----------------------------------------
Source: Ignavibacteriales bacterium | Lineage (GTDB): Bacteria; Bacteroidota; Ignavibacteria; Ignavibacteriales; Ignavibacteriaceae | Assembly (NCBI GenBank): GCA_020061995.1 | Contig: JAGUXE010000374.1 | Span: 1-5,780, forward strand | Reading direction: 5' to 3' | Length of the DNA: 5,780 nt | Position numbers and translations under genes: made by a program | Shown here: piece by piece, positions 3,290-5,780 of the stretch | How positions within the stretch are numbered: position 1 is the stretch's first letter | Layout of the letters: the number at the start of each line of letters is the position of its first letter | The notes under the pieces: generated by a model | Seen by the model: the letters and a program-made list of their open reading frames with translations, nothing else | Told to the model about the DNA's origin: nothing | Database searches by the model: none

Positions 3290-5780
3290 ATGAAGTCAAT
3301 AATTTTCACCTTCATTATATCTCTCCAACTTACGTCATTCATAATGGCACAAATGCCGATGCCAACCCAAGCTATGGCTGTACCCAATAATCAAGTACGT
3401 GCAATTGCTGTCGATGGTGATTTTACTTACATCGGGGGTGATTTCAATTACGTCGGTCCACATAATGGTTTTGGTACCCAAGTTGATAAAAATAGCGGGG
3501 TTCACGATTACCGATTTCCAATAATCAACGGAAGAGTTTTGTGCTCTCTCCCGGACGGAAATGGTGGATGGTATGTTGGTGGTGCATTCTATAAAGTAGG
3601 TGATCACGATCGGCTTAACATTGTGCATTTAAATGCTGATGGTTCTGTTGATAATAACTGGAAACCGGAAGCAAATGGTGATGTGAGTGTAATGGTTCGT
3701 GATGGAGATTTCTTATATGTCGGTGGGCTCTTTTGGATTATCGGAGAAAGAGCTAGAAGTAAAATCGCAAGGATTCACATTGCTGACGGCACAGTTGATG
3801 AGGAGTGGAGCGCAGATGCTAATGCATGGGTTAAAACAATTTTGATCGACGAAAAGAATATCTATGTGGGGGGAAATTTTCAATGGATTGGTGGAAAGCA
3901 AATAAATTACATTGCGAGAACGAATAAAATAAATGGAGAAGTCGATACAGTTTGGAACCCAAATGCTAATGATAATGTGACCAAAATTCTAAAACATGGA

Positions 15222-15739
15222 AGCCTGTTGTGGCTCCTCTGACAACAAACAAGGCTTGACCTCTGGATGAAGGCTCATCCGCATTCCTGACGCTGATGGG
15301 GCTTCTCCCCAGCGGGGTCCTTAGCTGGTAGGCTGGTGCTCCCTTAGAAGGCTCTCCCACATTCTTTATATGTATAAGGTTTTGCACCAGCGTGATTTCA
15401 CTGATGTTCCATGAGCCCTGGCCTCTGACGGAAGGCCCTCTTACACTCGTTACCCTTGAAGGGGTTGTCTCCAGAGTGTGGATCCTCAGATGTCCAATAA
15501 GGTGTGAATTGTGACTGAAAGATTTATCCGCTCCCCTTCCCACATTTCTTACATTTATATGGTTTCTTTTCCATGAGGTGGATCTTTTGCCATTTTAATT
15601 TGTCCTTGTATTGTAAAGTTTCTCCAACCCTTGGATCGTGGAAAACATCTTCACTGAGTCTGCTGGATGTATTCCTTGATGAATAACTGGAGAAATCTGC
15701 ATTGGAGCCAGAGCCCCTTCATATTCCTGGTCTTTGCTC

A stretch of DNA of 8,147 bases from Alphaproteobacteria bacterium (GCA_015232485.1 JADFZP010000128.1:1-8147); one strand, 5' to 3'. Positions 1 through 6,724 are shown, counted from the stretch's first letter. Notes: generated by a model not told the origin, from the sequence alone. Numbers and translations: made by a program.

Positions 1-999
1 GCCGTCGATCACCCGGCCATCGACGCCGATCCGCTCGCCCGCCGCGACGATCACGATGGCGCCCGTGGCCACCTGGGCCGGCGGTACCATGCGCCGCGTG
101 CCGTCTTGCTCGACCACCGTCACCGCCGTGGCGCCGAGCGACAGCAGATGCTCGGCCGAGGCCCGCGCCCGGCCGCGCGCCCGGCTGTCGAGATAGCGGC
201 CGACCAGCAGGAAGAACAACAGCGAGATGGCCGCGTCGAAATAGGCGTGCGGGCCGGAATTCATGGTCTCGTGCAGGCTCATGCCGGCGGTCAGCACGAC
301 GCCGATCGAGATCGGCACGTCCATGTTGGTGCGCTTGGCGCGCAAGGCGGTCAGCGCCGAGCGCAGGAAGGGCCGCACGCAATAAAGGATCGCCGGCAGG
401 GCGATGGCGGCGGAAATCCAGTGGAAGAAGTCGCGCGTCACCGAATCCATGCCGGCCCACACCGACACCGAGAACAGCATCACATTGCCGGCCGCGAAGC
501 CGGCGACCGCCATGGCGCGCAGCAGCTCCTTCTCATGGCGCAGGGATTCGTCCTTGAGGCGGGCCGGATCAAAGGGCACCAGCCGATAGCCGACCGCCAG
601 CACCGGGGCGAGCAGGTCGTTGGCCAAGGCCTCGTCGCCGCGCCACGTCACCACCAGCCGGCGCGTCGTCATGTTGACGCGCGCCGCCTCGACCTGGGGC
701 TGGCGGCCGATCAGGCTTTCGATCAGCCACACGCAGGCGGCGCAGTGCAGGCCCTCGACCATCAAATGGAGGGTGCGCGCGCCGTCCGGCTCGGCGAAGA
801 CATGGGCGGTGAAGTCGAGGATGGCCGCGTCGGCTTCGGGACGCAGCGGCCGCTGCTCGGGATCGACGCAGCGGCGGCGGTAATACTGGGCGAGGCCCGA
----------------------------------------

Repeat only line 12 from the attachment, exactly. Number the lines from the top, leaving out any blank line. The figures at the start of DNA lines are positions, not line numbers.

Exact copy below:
15222 AGCCTGTTGTGGCTCCTCTGACAACAAACAAGGCTTGACCTCTGGATGAAGGCTCATCCGCATTCCTGACGCTGATGGG